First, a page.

About the “Baltimore Divided: How Historically Neglected Neighborhoods are Rising Up” series: Capital News Service journalists sought to understand how wealth inequality was changing in Baltimore after the last census. They compared neighborhood-by-neighborhood income data and then set out to speak to residents about the changes they were experiencing. These stories were produced by the Urban Affairs Reporting class at the Philip Merrill College of Journalism at the University of Maryland.


Old Town in central Baltimore, one of the three original settlements in the downtown area of the city, has seen better days. The neighborhood has a pedestrian mall that now has decaying buildings, giving it the feel of a ghost town.

Yet Erin MacDonald, who works for the Old Town Mall Merchants Association, believes there are a lot of misconceptions about the neighborhood.

“It just seems like this area gets lied about a lot,” MacDonald said. “There are a lot of times when I talk to people about this area and they’re like, ‘Oh I didn’t even know there were businesses open there. I didn’t know that anything was still thriving out there.’

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“There are people living their lives here, and trying to run businesses.”

Instead of helping the Old Town businesses, MacDonald said the broader concern is “making sure they don’t get in the way of ‘progress.’ "

In the area around the Old Town Mall, the per-capita income was about $12,100 in 2020, below the federal poverty line. Residents in Old Town struggle much more when compared to surrounding neighborhoods such as Little Italy, where the per-capita income was more than five times higher at $65,834.

Little Italy sees per capita income rise over a decade.
Little Italy sees per capita income rise over a decade. (Shreya Vuttaluru/Capital News Service)

However, Old Town has a lot of history and is close to downtown. The city officials envision a redevelopment that includes new parks and commercial centers, although recent development plans have yet to commence.

Old Town is home to about 9,000 people and consists mostly of rowhomes and multifamily buildings, with 86% of residents renting properties, according to Live Baltimore. The estimated average rent per month is $1,235 and the median home purchase price is $82,000. The Baltimore riot of 1968 occurred there as well, contributing to much of the area’s decline.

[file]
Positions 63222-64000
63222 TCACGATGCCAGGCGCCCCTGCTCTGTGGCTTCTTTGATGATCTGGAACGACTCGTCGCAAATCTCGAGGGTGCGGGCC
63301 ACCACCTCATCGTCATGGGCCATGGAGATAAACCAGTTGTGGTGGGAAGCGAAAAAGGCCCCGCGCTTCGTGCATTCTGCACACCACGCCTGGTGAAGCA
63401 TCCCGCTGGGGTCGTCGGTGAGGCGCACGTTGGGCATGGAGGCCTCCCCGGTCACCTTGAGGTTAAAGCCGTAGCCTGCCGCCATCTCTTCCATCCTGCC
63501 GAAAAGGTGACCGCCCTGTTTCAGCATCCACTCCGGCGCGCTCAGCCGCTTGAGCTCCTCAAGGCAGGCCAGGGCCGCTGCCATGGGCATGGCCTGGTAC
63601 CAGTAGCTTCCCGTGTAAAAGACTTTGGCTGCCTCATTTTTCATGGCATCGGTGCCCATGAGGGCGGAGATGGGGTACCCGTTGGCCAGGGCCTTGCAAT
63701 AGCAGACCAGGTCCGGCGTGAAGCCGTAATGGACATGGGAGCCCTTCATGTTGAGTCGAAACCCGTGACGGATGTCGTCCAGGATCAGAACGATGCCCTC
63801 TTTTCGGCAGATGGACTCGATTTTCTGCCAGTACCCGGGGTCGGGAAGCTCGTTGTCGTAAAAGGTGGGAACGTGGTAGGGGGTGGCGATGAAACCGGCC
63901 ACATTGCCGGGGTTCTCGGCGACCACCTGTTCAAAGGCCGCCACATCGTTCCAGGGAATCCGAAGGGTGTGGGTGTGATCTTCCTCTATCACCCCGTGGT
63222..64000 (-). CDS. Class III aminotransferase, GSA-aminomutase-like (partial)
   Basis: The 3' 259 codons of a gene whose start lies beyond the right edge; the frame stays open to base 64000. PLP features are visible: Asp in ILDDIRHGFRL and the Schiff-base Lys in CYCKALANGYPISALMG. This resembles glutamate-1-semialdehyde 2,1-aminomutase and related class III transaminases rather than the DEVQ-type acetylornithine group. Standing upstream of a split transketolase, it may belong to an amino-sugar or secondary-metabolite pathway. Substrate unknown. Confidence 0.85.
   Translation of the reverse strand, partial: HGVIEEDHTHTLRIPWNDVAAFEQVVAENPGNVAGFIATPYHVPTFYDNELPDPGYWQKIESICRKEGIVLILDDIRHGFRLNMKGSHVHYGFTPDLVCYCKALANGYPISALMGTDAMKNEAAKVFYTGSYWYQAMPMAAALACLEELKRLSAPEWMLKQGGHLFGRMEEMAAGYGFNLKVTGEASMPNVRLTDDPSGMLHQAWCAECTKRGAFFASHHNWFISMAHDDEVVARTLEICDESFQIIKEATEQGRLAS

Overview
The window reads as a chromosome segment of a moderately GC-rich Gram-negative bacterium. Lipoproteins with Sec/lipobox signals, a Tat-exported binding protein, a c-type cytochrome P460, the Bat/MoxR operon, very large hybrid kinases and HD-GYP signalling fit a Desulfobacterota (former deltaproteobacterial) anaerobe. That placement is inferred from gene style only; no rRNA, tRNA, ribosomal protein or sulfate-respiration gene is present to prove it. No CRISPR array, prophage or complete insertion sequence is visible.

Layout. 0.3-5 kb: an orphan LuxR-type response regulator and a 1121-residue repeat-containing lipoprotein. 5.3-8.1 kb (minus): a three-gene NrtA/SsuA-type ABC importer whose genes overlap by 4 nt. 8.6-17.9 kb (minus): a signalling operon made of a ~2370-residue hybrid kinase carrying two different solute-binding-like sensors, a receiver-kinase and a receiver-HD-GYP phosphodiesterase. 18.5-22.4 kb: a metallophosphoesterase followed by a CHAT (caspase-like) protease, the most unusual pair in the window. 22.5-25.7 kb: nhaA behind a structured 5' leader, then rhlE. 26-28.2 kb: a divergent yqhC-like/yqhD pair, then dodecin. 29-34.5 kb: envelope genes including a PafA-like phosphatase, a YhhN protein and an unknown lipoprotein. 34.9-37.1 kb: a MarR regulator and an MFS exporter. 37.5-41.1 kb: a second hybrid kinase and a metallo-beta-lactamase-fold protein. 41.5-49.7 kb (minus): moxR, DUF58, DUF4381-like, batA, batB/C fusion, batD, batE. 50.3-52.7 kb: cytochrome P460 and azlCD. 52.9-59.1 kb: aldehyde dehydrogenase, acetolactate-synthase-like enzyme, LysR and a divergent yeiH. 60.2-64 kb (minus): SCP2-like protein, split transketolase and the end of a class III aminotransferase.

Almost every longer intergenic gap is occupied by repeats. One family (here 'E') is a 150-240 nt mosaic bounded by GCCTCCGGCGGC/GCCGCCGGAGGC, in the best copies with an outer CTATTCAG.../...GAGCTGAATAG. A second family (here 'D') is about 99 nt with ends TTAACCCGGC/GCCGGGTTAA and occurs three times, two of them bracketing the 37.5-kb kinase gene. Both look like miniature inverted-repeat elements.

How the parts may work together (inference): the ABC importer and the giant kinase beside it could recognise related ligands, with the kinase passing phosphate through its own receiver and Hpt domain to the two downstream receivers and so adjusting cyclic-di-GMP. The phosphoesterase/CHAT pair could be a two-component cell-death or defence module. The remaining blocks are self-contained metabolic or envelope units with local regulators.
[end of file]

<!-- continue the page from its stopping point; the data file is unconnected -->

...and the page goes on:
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The Old Town Mall is a central feature. At its peak, the mall was a thriving shopping center with 64 stores, including Goldstein’s Style Shop, the Diplomat Shop and Kaufman’s, and was known as Gay Street, according to Atlas Obscura. After the 1968 riot, the revamped area was renamed Old Town Mall, and was restricted to only pedestrians. However, Old Town deteriorated by the 1980s due to unemployment and poverty, and census data shows it is one of the poorest parts of the city.

Wanda Watts, who represented the city’s health department on the steering committee for the Old Town redevelopment plan, sees wealth inequality as a struggle for the city. “It’s a historical problem. It’s not anything new. It’s been going on since the end of the Civil War, and it has not changed,” Watts said.

The lack of public transportation is one reason for the wealth disparity, Watts said. “We do not have a transportation system that will allow people to look for jobs outside of the city. They’re relegated to just looking inside the city unless you have a car,” Watts said.

MacDonald said redlining and gentrification are other causes of wealth inequality. MacDonald described “the continued segregation of poor into increasingly poor areas” and then a process of gentrification where development will serve “not the people who already live there but for wealthy people to either come back to the cities or retreat to the suburbs.”

Gentrification is a process that happens when wealthier people move into poorer areas and start changing the neighborhood by improving housing and attracting businesses, most of the time displacing some of the original residents. Redlining is a process that existed in cities to racially categorize neighborhoods, and although it was outlawed, the effects can still be seen in many places, including Baltimore.

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Philip Leaf is a professor emeritus at the Johns Hopkins Bloomberg School of Public Health, said wealth inequality has many origins. “Everything from multigenerational violence and racism to young people having to look after their younger siblings, and therefore losing out on opportunities for themselves,” said Leaf, who also is on the board of My Brother’s Keeper Baltimore, an organization that focuses on empowering young men of color.

Leaf said a possible solution involves determining what systems and institutions perpetuate wealth inequality. To start, “you have to acknowledge there’s a problem,” he said.

Ron Miles, president and CEO of RJY Chick Webb Council, said the process of investing and building up neighborhoods is “definitely a slow, selective process, and not very equal.” The Chick Webb recreation center was one of the first recreation centers built for the city’s African Americans.

An example of this selective process is the Harbor East-Little Italy area. Development in Harbor East, an affluent waterfront neighborhood, spilled into Little Italy, said Doug Kendzierski, deacon at St. Leo’s church in Little Italy. As Harbor East developed, “it attracted a lot of diversity and a lot of young, urban professionals who are living there, which would necessitate a higher income,” Kendzierski said.

Little Italy, a historic neighborhood where Italian immigrants settled in the 1800s, is known for its strong Italian culture and traditions. Little Italy’s per-person income rose by $32,442 from 2010 to 2020, according to census data.

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